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Erikson, E.H. (1970). Reflections on the Dissent of Contemporary Youth. Int. J. Psycho-Anal., 51:11-22.
    

(1970). International Journal of Psycho-Analysis, 51:11-22

Reflections on the Dissent of Contemporary Youth

Erik H. Erikson

I

It is not without diffidence that one undertakes to write yet one more paper on youth. The literature on contemporary 'unrest' is growing by the week, the day, the hour. Much of it reflects a profound unrest among adults—a traumatized state, in fact, which seeks catharsis in hurried attempts to reassert intellectual mastery over a shocking course of events. At this point only the promise of a systematic approach to some of the divergent phenomena of dissent justifies writing about them at all. My suggestions will emphasize the place and function of youth in the human life cycle in its historical relativity.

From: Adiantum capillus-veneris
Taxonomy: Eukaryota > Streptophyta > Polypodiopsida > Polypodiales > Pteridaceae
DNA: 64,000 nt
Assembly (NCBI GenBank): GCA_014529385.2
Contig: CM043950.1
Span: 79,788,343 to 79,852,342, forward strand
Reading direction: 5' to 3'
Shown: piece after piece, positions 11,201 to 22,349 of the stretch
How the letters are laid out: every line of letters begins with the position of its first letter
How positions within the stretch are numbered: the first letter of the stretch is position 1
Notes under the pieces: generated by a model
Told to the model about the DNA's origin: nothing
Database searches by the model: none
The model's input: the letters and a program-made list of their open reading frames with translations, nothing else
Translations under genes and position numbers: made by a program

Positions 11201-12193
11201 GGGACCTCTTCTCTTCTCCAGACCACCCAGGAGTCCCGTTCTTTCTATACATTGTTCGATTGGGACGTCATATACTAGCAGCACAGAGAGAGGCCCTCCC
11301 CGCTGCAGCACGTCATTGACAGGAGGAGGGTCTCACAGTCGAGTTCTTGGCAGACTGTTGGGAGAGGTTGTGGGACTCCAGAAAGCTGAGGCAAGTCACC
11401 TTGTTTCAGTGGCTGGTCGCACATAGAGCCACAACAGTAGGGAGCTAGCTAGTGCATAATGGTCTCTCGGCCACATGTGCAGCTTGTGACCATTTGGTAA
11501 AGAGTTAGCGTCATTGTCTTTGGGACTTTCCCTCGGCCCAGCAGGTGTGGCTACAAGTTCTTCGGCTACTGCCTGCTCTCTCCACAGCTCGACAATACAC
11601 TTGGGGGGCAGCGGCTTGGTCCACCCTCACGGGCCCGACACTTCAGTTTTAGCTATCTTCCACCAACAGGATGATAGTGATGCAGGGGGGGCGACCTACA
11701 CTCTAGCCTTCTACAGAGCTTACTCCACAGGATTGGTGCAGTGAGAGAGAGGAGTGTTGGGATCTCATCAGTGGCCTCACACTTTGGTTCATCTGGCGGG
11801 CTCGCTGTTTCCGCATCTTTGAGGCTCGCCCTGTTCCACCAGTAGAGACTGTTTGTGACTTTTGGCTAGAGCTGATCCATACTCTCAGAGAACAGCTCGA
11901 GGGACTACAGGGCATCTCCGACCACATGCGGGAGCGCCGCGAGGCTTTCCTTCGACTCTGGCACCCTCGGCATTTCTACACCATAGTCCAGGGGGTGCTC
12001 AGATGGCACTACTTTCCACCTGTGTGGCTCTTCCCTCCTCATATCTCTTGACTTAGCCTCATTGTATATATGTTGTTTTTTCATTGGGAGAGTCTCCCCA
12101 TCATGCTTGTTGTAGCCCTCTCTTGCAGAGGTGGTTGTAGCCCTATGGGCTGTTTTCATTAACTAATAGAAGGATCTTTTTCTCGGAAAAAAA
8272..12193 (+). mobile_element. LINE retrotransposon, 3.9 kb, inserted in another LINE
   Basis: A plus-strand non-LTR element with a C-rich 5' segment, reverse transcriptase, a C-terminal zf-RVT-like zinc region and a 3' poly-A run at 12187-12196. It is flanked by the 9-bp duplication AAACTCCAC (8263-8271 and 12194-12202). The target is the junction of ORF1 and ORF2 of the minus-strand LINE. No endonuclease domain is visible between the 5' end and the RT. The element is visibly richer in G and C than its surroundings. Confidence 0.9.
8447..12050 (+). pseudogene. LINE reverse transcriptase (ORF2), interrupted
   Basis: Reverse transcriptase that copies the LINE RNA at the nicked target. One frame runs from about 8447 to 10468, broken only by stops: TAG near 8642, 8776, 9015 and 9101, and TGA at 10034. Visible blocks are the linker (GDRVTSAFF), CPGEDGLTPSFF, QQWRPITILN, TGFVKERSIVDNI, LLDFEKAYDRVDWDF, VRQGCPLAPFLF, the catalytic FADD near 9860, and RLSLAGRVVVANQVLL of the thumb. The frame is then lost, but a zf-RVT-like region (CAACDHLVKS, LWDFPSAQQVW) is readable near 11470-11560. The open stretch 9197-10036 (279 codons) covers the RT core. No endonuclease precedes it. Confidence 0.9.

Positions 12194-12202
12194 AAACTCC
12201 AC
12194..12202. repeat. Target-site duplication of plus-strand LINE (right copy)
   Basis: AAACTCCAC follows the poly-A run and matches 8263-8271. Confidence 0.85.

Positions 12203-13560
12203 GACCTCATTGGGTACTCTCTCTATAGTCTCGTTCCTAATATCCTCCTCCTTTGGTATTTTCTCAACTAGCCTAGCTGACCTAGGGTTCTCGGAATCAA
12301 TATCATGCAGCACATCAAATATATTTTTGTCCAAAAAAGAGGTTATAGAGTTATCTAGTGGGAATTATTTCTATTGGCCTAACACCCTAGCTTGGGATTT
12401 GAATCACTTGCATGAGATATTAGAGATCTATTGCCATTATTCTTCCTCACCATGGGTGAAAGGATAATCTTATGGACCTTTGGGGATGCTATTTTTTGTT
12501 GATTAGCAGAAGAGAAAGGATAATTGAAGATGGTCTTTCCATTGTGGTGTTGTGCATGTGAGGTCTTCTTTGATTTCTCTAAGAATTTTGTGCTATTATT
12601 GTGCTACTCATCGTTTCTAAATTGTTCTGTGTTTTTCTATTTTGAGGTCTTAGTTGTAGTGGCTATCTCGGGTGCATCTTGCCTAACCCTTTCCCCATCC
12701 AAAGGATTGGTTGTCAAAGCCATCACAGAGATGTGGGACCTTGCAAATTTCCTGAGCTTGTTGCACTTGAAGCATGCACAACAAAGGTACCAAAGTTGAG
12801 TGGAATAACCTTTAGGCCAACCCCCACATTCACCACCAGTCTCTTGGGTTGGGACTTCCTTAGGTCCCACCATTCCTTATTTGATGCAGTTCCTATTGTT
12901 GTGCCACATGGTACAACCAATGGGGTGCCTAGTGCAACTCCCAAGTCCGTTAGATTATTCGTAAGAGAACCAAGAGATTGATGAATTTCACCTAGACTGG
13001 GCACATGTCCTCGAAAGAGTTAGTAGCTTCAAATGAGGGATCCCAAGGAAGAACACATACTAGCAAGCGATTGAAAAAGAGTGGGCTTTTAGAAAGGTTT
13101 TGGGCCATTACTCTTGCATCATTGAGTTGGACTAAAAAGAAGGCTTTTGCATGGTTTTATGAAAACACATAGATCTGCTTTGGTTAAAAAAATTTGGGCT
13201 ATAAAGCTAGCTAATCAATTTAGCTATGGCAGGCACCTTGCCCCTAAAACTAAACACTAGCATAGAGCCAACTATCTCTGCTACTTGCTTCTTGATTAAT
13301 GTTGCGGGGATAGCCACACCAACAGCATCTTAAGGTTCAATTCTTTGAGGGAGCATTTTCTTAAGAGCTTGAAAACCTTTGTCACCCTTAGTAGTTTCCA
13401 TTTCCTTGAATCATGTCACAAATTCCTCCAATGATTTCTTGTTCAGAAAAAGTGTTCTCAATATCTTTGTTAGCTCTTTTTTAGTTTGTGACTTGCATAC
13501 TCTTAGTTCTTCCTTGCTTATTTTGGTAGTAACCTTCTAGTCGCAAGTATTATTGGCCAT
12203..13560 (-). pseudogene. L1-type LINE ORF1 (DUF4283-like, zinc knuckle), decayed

In writing for this Journal, one can take the assumption for granted that there is, there must be, a pervasive irrational involvement in any attempt on the part of adults to reorientate themselves in the face of youthful challenges. For youth, almost by definition, has a presence that defies theorizing. On the other hand, one may assume agreement that an historical self-critique of psychoanalysis must include an assessment of the role which the discovery of the unconscious is playing in the ideological tensions of our time. For if rebellious youth in the second part of this fast-moving century must manage and transcend the revolutionary changes of the first part, the dissemination of Freud's insights into unconscious motivation are now part of that burden. True, some young people can accept the new depth only by displaying it, sometimes passionately and often mockingly, on the very surface, as if the new generation had already faced up to all the inner dangers as well as the outer ones.

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